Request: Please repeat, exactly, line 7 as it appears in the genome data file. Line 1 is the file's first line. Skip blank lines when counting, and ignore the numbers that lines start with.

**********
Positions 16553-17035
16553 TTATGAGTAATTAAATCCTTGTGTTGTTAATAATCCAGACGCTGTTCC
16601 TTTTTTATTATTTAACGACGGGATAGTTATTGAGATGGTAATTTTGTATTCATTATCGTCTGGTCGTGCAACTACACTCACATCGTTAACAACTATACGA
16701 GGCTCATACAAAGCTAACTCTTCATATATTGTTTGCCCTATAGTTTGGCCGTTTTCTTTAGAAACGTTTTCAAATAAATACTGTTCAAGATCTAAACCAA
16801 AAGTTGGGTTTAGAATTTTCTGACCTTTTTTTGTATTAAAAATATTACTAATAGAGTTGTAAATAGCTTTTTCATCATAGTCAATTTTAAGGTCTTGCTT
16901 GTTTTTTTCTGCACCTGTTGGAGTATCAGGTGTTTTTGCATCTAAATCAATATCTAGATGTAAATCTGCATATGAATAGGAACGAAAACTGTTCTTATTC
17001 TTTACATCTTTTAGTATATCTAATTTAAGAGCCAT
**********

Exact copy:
17001 TTTACATCTTTTAGTATATCTAATTTAAGAGCCAT